5-LISTEN TO YOUR BODY! If you feel tired, stiff and ill then rest and recover! If you must do something then active recovery as in 1 and 2 is the way!
Any questions on today’s post then fire them in the form below!
Endurance is a great thing. When looking at sport or general human functionality as a whole it’s apparent that endurance is involved in some way. It’s not just the pure endurance sports such as marathon that require it, everyone from a Crossfit athlete to a 200 metre track and field athlete utilise it in some form.
Types of endurance: this is critical to understanding where we apply ourselves during our training in order for us to gain the best adaptions for our body. Specifically training in the right way will give you the edge you need.
Aerobic endurance: this is the energy system mostly utilised by the endurance type athletes such as your marathon runners and triathletes, however it also underpins every other type of activity we take part in and is crucial for recovery and sustenance of day to day activities. Oxygen is used to break down fats in the body, to produce a very constant low level supply of energy – depending on conditioning this supply can be almost endless. A good aerobic base is key in most athletic pursuits and prepares the body for higher intensities later on.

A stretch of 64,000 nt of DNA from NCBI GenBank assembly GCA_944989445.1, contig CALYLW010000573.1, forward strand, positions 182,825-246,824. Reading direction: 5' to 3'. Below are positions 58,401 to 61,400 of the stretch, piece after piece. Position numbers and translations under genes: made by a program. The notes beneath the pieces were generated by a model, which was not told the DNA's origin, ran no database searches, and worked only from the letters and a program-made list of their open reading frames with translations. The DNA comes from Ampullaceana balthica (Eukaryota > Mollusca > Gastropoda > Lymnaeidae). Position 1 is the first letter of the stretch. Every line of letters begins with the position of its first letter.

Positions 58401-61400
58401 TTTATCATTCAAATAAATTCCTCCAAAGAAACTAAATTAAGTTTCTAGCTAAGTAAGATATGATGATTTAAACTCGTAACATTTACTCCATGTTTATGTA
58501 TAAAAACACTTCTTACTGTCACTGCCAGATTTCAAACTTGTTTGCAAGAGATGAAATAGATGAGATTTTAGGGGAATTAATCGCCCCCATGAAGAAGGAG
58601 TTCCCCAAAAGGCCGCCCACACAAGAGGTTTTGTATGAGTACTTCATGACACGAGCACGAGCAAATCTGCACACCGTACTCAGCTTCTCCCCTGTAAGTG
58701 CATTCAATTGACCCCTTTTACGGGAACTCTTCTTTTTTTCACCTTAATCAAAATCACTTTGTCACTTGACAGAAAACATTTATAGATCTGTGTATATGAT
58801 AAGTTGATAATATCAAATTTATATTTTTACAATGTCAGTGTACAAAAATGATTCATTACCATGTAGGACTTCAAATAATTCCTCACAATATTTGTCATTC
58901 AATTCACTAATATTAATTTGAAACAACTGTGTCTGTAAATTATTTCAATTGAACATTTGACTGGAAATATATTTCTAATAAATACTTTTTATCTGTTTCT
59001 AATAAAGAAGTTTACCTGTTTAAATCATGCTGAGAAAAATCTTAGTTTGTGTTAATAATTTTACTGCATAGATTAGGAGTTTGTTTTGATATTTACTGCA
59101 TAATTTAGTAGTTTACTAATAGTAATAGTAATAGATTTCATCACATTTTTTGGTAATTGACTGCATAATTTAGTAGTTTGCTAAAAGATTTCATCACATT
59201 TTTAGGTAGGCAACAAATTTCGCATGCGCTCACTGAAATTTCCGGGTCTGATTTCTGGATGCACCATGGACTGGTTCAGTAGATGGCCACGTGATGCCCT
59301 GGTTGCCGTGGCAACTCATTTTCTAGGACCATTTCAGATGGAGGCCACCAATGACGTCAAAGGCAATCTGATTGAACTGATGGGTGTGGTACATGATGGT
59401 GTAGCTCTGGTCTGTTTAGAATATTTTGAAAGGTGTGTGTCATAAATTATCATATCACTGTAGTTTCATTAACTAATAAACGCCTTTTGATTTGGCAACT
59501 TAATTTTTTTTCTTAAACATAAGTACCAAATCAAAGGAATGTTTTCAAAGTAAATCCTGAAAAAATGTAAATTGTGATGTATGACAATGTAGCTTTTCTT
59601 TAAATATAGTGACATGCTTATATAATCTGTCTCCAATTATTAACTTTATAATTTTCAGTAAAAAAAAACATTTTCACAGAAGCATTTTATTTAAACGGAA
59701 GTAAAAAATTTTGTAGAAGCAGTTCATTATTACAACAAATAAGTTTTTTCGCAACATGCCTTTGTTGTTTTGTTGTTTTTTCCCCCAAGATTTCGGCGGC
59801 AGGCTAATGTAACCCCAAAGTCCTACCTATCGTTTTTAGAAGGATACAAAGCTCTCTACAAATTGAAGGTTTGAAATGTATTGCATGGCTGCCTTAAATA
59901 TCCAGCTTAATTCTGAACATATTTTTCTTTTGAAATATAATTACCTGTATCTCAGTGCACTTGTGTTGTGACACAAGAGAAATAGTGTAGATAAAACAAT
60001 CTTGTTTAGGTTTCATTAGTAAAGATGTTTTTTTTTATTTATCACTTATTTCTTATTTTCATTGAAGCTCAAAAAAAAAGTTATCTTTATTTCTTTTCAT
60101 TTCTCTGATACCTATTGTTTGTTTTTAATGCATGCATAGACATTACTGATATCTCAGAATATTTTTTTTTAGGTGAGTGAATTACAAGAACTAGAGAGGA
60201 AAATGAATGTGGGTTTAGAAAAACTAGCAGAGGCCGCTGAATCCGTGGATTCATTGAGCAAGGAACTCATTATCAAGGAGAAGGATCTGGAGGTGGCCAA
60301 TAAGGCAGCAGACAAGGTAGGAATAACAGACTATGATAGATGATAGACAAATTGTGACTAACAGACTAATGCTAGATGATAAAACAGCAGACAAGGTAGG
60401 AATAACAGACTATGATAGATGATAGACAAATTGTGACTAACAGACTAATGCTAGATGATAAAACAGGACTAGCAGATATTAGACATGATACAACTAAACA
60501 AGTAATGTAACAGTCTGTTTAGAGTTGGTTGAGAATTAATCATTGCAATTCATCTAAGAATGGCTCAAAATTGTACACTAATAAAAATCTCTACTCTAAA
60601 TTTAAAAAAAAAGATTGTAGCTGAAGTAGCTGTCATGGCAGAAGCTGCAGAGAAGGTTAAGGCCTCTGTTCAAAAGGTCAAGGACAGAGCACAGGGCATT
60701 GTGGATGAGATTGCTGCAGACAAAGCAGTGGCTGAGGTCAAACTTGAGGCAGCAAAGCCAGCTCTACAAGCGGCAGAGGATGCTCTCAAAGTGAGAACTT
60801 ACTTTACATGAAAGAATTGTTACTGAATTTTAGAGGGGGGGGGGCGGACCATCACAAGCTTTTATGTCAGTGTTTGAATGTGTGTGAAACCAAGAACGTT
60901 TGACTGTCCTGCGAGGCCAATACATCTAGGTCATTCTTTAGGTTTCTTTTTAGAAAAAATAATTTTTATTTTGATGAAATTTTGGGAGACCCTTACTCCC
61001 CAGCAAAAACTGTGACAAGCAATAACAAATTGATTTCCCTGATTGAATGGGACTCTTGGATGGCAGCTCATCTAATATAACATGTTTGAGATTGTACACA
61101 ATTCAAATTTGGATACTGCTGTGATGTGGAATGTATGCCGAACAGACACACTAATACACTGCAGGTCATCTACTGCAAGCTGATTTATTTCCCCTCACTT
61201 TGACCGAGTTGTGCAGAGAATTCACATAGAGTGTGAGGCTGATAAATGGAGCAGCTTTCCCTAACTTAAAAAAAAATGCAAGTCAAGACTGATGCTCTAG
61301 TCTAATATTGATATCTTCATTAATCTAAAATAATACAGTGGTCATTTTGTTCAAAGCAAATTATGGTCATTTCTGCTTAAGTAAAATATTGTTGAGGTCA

An-aerobic endurance: the an-aerobic systems of the body allow us to perform shorter, more intense bouts of activity, but with much greater production of force. A weightlifter may only produce 1-2 seconds worth of force, but that force will be enough to take a phenomenal amount of weight from the floor to above their head in that time – no endurance required. As the intensity comes down (load decreases), and the volume increases (more reps, sets etc.) then there becomes a middle point where power and endurance meet and this is ‘an-aerobic endurance’.